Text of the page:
Metric Pattern Cutting for Children’s Wear and Babywear
I bought the latest edition of Metric Pattern Cutting for Children’s Wear and Babywear last month and meant to post my review sooner. Sorry ’bout that.
If you have the third edition and have been happy with it, I don’t see much need to get this fourth edition. The value of the much ballyhooed color coding designed to facilitate instruction was negligible. I assumed the color coding would be in the drafts (where it’d be useful) but it was used as the background for flats in the sidebars. Color wise, you get shades of green or grey, hope you’re not colorblind and have trouble discerning green values. What I did find useful was the re-organization and prioritization of the material itself. This difference between editions is strikingly clear on the table of contents page and a vast improvement over what is now, a comparatively cluttered TOC of the third edition.
New material in this text is a section on drafting for girls with developing figures, what we’d call tweens (girls ages 11-14). It is not a large section (13 pages) but covers the block development of fitting shells for bodices, dresses, skirts and trousers. For styling changes, one confers with other sections or other books entirely. Once you have the basic sizing and shape done, it really doesn’t matter which book you use to apply design attributes.
The text has an increased focus on the needs of obese children, characterized by the thoughtful discussion we’ve come to expect from Aldrich -in addition to sizing charts. Don’t skip the ten or so pages of dense text in the front matter and you’ll see what I mean. Invariably, someone is going to ask me if this is going to solve their sizing problems fully but it likely will not. It can only help. There is no book on the market that addresses this issue.
Form vs Flat
Aldrich makes the distinction between form vs flat pattern cutting in a context I’m not familiar with but it makes sense. To me, flat pattern making refers to two dimensional pattern making using paper. Its opposite being draping, a three dimensional process. Aldrich says form cutting -while done on “the flat” (as I define it) is shaped closer to the body, encompassing its curves and nuances. She defines flat patterning to making garments that are more easily folded and are more generic in shaping. I don’t do much of the latter so it wouldn’t have occurred to me to classify the two types. These differences may be stressed more in Britain (the author is English) but I cannot say. In any event, these two types of pattern cutting are in separate sections which can be useful if one is specifically targeting a given price point, form cutting being the higher of the two.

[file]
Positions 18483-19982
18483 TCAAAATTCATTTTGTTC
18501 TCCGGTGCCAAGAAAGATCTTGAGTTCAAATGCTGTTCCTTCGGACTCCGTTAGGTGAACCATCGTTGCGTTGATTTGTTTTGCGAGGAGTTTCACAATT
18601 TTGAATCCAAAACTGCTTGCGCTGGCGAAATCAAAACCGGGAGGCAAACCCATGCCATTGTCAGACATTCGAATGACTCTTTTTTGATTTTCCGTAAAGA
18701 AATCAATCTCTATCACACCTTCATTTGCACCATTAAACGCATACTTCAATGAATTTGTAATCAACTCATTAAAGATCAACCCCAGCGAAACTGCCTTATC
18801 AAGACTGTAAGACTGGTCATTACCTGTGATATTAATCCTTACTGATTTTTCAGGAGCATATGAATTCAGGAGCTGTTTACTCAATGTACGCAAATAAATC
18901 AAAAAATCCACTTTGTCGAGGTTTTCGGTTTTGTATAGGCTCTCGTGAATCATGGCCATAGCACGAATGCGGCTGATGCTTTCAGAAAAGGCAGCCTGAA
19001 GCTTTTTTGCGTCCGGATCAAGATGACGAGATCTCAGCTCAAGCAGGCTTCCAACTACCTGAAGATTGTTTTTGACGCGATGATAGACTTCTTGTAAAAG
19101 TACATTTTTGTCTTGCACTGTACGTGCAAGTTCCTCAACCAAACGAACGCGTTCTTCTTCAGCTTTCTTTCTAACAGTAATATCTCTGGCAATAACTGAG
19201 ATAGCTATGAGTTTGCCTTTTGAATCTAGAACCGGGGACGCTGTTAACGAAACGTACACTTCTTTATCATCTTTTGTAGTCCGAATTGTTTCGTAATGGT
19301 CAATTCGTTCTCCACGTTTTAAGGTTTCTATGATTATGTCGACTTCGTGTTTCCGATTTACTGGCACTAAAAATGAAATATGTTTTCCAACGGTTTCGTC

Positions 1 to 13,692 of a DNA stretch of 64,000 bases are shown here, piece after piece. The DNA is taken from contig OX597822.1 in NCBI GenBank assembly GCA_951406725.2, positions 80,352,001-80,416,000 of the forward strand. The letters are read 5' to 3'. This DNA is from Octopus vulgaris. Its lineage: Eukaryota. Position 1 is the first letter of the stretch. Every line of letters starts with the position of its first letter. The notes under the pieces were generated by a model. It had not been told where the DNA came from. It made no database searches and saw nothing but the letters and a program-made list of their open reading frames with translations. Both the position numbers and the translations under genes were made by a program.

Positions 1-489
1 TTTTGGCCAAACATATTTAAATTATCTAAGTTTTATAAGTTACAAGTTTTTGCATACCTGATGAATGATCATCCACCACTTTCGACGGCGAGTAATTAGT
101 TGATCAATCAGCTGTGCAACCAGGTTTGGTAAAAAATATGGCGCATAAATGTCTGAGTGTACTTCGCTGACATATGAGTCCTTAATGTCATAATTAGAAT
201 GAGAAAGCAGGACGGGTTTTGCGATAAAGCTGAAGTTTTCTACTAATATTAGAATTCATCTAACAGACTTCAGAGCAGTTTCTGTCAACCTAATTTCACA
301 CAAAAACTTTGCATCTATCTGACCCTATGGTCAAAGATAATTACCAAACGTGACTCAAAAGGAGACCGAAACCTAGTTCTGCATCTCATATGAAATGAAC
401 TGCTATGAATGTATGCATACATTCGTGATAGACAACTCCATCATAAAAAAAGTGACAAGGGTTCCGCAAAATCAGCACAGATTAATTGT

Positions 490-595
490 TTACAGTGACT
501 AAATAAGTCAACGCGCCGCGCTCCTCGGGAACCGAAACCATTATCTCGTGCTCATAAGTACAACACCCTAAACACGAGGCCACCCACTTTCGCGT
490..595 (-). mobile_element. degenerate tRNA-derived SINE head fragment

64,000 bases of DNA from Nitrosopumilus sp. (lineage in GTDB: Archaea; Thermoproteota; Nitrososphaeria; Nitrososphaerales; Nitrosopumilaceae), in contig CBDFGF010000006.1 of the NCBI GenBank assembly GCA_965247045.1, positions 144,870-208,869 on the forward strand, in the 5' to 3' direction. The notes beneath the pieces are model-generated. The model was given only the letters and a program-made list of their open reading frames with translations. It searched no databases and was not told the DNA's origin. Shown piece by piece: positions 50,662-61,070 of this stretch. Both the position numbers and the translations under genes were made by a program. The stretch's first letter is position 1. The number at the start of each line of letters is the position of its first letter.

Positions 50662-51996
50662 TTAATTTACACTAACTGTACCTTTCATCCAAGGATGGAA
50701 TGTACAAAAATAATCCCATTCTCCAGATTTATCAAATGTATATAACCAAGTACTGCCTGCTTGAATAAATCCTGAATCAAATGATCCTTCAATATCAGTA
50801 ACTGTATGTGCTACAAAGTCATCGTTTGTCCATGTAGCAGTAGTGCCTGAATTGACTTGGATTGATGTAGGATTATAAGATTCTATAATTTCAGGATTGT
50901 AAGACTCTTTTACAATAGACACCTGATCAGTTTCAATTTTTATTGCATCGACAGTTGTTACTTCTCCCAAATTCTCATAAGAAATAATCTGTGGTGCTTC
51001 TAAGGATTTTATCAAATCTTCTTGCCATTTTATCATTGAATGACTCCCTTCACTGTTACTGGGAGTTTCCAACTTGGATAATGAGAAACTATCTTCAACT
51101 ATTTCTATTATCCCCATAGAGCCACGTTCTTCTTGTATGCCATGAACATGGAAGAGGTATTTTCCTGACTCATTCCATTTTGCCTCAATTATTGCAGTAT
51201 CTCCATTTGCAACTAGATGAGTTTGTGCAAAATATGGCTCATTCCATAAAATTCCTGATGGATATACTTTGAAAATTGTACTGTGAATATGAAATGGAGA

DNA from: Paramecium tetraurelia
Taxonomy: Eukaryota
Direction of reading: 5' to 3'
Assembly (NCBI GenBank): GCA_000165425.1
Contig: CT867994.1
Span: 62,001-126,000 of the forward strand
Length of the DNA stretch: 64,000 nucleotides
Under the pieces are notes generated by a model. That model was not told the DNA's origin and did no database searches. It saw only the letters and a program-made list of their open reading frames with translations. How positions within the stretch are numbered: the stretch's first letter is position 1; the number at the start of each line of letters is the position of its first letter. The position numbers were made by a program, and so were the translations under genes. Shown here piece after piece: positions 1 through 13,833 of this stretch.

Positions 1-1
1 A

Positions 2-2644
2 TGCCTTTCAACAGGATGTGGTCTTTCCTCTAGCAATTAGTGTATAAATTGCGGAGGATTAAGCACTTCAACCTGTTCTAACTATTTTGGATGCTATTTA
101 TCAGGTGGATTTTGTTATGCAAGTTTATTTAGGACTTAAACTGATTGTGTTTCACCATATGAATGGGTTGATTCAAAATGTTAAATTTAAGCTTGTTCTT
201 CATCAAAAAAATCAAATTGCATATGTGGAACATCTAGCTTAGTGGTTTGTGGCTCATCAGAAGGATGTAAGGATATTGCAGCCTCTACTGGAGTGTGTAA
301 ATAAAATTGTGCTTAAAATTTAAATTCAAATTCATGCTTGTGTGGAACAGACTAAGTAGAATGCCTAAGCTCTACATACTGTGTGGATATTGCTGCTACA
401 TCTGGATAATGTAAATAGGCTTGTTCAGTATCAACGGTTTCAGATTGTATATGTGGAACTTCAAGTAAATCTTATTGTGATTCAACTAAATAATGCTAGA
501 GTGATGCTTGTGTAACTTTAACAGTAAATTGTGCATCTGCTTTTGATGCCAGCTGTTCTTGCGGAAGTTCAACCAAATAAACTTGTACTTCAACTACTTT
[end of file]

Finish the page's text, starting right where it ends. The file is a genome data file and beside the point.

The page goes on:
Is this book for you?
I can’t say. If you don’t have a children’s drafting book yet, this would be a good one to get with the caveat that no book is ever going to provide a complete solution. This is not a failure of the Aldrich book but of books generally. I like her books and the Blackwell Science (now Wiley) books but the format and presentation is a bit different. I am not aware of any current children’s drafting books on the market so this may be all you can get if you want up to date sizing information and current styling typical of today’s market. I also prefer how she illustrates grading points as compared to Cooklin.
If you need a great deal of hand holding, you may be frustrated. For example, a hood draft on page p.120 (photo below) lists the dimension of the hood height as being X centimeters between points 1-4 which cannot be true on the face of it (only 2 to 4 cm). The text reads “cervical to head crown” and lists the prescribed centimeters for each size but it should explain the prescribed centimeters are in addition to cervical height less total height -which equals the length of the head. FYI: cervical height is the distance from the floor up to C7. Someone accustomed to making patterns might grin a little that the total hood height is listed as 2-4 cm but they would know what to do, while someone who is less confident may be frustrated. If you are comfortable making obvious intuitive leaps with a bit of self checking, then you’ll be okay with any grey areas you find. It may not seem so obvious reading this on the page but if you’re working through the draft step by step it is.
The book is 9.5 x 7.5, with 211 pages in a lay flat hard cover binding. The list price is 52.99 but Amazon sells it for $42 and change.